And he was right to apply this verse to Yeshua, but, as I’m sure he was aware, it didn’t apply in the plain, literal sense. God did watch over Yeshua to and sent his angels to keep him, but the purpose of God’s Providence wasn’t to give him a pain free life, but to ensure that his plan was carried out.

God’s plan required that Jacob be abused by Laban and that Yeshua be abused by his own people.

You have probably heard it said that if God puts you into hard times, then he will also see you through them, but this is only true if you understand “see you through them” from God’s perspective. He sees you through hard times so that you get to where he needs you to be. The place he needed Yeshua to be was on the cross. God will see you through to the end, but the end might not be where or what you might prefer.

Fortunately for all of us, Jacob’s labor in Laban’s pastures and Yeshua’s labor on the cross were not the end. Jacob returned to the Promised Land at the head of a new nation and Yeshua returned from the grave and ascended to Heaven at the head of a Kingdom unlike anything the world has ever seen.

God’s only requirement of both Jacob and Yeshua was sufficient faith to obey against all reason and comfort, to obey even unto death, but the return was a thousand fold and more.

All of the angelic forces of Heaven might not be focused on you and your life, but neither are they ignorant of you. God is watching you and keeping you. His angels do watch over you. Your life must contain suffering and hard labors because without them you would never grow into anything worthwhile, but for those whose trust in is God, all suffering works toward something much greater.

All that God requires of you is sufficient faith to obey against all reason and comfort, and for a great many people even today, that means even unto death.

Why Was Jacob Always Seeing Angels?

Why di d Jacob encounter so many angels?There are angels all over in Scripture. They guard people and places. They deliver messages. They execute judgment. They guide some travelers and hinder others.

But I think, of all the angelic encounters in the Bible, Jacob’s are perhaps the most mysterious.

When Jacob fled from his brother Esau after taking his blessing from their father, he camped at Beer-sheba Bethel and dreamed of angels coming and going from Heaven (Genesis 28:10-15). As he watched these angels busy on unknown errands, God said to him, “Your offspring will be like the dust of the earth… Behold, I am with you and will keep you wherever you go, and will bring you back to this land. For I will not leave you until I have done what I have promised you.” (Genesis 28:14-15) Since Jacob was running for his life to a place he had never visited before across potentially dangerous territory, especially for a man alone, this must have been very encouraging. He traveled from that place to Haran where he served Laban for fourteen years, was cheated out of wages but still came out ahead, fathered at least 11 children, and became very wealthy.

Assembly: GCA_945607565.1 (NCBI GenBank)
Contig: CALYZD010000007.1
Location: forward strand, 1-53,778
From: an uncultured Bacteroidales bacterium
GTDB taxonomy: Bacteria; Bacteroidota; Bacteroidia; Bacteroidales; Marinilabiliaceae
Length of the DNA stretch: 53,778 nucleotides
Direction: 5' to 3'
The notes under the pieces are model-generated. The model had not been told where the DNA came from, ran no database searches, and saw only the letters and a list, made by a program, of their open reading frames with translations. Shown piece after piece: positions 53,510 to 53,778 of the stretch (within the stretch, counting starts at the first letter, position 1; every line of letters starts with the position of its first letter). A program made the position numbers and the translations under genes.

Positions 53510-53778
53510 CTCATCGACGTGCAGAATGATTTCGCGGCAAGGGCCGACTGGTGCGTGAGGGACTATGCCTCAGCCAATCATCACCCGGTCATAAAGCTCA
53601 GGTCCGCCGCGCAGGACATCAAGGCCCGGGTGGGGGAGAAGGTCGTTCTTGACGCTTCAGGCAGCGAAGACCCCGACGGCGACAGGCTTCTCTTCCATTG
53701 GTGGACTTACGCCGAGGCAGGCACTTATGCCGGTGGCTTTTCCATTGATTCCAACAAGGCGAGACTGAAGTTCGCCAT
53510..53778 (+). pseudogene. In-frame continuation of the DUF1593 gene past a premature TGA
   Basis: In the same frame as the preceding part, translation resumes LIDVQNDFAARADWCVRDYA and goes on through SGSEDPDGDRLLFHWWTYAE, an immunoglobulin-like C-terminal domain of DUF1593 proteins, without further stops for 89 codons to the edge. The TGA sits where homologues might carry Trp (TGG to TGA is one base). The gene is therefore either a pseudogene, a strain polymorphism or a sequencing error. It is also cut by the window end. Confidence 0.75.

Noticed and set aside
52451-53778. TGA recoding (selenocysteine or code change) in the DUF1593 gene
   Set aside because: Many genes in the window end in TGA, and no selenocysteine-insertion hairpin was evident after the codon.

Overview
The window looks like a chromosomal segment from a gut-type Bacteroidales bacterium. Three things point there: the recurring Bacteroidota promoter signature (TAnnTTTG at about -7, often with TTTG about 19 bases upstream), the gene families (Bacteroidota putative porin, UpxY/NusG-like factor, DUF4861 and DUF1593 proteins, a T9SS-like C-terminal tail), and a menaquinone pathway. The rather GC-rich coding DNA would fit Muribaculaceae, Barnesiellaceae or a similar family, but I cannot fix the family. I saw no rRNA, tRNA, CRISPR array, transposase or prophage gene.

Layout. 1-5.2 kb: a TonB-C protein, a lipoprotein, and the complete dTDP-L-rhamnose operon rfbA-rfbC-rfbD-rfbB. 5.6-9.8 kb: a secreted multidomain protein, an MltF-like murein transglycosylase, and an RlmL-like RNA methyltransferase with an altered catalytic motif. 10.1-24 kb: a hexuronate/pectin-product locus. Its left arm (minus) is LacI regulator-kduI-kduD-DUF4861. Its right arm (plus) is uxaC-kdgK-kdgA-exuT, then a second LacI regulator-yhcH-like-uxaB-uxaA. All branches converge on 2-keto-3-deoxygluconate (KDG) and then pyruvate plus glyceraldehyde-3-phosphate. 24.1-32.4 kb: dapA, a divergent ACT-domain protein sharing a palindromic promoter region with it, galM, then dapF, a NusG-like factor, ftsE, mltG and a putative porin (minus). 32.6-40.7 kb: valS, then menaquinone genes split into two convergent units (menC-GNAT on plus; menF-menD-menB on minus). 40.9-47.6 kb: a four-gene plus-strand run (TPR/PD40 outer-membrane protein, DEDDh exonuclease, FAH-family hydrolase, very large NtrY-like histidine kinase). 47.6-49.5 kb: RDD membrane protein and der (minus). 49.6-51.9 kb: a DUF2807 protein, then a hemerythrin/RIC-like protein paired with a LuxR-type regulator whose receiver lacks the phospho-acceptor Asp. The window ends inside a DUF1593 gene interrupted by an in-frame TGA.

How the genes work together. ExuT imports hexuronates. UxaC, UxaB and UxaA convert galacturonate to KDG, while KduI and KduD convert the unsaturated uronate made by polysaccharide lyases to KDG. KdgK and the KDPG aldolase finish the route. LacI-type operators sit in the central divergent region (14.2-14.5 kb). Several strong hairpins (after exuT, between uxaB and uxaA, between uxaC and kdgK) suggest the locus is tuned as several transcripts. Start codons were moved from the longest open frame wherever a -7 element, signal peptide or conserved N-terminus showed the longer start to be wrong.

Many years later, traveling back to the Promised Land from Haran, Jacob again encountered a large number of angels, this time at a place he called Mahanaim (Genesis 32:1-2). He saw them and exclaimed, “This is God’s army!” Jacob didn’t interact with them or with God, at least not right away, but he was reminded that the last time he saw angels, he had been running from Esau. This time he was headed back to Canaan where Esau was still waiting. Although many years had past, we all know that some grudges remain hot long after the original cause.

Hoping to cool Esau’s anger, Jacob sent his own angels (Hebrew melek in verse 3, the same word used for angels in verse 1) ahead with liberal gifts. When he heard that Esau was coming to meet him, he reminded God of His promise so long ago and pointed out that his offspring weren’t yet like the dust of the earth, so shouldn’t God still be watching over him?

What Jacob might not have realized was that there wasn’t anything particularly special about Mahanaim except that it’s the place where God momentarily opened his eyes. Those angels weren’t permanently camped there. They had surrounded Jacob at Beer-Sheba and stayed with him all through the years. They were always there, even when he couldn’t see them. God had great plans for Jacob and He wasn’t about to let anything interfere with those plans. Even though Jacob couldn’t see them except once every few decades, they never left his side. They couldn’t abandon him to Esau anymore than God can break a promise.

Here’s the best news of all: God has a plan for everyone, and He sends His angels to make sure those plans are carried out. Now, I can’t promise you that you’ll like whatever God has in store for you. Jacob suffered quite a bit over the years. Having a destiny doesn’t mean having a life of ease. It might even mean suffering and dying a terrible, painful death. I know that doesn’t sound encouraging, but it should. If your trust is in God, then whatever you suffer in His service now will be reversed ten fold later, whether in this life or in the life to come.

On the other hand, if your trust is in something else, this ought to be the furthest thing from a comfort. Remember the angel that blocked Balaam’s path. He had set out to curse Israel. God not only turned his curses into blessing, but ensured that Balaam eventually met a violent and shameful end, and there was no counterbalancing reward waiting for him on the other side of death, but rather the lake of fire.

God’s promises are sure, His plans unchangeable. Don’t be on the wrong side of them.

There are angels all around us all the time, carrying messages, executing judgment, standing guard. Just because you can’t see them, doesn’t mean they aren’t there. Trust in God and believe in His Providence, for there is an angelic army on your side.

Truly, if God is for us, who can possibly be against us?